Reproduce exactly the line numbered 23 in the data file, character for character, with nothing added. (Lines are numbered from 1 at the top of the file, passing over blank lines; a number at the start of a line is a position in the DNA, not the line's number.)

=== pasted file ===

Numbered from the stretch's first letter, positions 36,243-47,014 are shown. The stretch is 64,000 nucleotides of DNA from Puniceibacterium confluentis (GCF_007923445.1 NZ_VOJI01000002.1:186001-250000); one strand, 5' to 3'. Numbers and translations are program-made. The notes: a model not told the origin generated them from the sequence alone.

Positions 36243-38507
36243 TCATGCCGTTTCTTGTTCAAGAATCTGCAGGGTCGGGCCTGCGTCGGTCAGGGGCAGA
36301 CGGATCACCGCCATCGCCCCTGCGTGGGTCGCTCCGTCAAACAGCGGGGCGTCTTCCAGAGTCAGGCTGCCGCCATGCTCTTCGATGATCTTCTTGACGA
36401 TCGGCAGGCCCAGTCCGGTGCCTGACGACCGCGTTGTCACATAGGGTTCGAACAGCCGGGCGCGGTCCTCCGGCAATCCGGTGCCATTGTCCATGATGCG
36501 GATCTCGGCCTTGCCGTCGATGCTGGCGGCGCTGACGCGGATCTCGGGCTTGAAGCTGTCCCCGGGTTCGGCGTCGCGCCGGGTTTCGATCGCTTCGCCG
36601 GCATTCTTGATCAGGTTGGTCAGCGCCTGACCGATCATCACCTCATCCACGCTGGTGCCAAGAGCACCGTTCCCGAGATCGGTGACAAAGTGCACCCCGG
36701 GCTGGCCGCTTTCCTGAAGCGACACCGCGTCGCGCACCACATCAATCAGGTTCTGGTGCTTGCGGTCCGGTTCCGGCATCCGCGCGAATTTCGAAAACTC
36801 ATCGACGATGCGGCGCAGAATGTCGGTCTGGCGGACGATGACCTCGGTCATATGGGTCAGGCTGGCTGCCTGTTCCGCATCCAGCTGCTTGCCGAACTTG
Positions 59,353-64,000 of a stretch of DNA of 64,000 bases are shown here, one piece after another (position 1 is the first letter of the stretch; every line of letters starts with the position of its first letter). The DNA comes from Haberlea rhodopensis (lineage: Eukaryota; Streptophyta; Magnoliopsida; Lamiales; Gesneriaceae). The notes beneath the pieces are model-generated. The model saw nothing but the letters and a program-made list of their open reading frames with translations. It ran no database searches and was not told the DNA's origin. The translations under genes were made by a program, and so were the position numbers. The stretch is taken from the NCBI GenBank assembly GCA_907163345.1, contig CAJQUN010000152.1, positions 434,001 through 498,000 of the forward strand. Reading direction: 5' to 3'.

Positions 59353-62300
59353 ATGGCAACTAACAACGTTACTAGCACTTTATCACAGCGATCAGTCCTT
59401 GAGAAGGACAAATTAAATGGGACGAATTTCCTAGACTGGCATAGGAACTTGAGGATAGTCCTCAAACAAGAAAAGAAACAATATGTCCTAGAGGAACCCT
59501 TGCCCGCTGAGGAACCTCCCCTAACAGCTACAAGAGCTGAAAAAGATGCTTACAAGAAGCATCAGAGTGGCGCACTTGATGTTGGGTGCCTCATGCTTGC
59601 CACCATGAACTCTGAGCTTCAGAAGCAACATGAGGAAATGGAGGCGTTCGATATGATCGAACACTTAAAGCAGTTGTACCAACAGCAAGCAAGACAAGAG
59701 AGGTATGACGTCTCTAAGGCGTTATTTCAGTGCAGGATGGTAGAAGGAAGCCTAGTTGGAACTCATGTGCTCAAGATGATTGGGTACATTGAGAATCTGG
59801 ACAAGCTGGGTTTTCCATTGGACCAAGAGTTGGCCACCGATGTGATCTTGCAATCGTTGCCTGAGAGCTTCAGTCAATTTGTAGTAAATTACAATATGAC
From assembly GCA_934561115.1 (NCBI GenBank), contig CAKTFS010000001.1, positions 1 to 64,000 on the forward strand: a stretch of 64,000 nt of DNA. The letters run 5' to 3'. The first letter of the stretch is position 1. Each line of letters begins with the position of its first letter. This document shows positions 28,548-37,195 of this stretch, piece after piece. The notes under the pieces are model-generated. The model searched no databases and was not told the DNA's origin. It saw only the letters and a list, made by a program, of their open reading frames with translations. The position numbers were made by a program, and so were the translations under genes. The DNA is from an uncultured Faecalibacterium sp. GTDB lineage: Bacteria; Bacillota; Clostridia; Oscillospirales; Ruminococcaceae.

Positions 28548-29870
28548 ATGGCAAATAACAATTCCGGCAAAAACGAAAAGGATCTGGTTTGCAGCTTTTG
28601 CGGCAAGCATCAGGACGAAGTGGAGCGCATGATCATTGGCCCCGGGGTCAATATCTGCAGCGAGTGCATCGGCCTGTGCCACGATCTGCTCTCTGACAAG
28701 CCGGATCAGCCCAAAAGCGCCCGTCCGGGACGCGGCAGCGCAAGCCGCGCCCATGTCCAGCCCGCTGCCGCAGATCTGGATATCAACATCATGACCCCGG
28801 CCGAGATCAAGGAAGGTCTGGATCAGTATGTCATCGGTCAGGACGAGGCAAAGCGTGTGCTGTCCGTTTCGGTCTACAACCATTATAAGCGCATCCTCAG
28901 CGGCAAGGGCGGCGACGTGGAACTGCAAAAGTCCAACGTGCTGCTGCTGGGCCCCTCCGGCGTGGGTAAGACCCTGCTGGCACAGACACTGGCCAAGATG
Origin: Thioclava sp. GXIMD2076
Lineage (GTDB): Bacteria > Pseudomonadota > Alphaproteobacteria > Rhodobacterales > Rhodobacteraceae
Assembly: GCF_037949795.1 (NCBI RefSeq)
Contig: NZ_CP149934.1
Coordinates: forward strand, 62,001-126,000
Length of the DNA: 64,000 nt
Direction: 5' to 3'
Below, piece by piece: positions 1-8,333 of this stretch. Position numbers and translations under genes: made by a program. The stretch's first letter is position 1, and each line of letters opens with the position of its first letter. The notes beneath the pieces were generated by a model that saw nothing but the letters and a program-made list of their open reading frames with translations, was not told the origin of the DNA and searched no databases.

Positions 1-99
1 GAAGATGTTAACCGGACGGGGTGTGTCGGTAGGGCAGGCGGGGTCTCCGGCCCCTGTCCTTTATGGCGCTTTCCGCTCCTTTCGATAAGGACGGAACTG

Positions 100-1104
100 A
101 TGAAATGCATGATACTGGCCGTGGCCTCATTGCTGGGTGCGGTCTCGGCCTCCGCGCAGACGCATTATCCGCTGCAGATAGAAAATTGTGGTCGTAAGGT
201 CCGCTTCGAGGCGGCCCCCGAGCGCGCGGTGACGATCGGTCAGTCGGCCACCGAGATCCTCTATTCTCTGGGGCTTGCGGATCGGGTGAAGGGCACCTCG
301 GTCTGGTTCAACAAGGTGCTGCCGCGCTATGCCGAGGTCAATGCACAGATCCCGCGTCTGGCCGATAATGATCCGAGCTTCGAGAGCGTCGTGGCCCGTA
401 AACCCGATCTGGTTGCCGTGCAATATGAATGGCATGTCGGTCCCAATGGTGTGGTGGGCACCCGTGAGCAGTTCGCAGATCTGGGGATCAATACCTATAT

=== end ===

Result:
28801 CCGAGATCAAGGAAGGTCTGGATCAGTATGTCATCGGTCAGGACGAGGCAAAGCGTGTGCTGTCCGTTTCGGTCTACAACCATTATAAGCGCATCCTCAG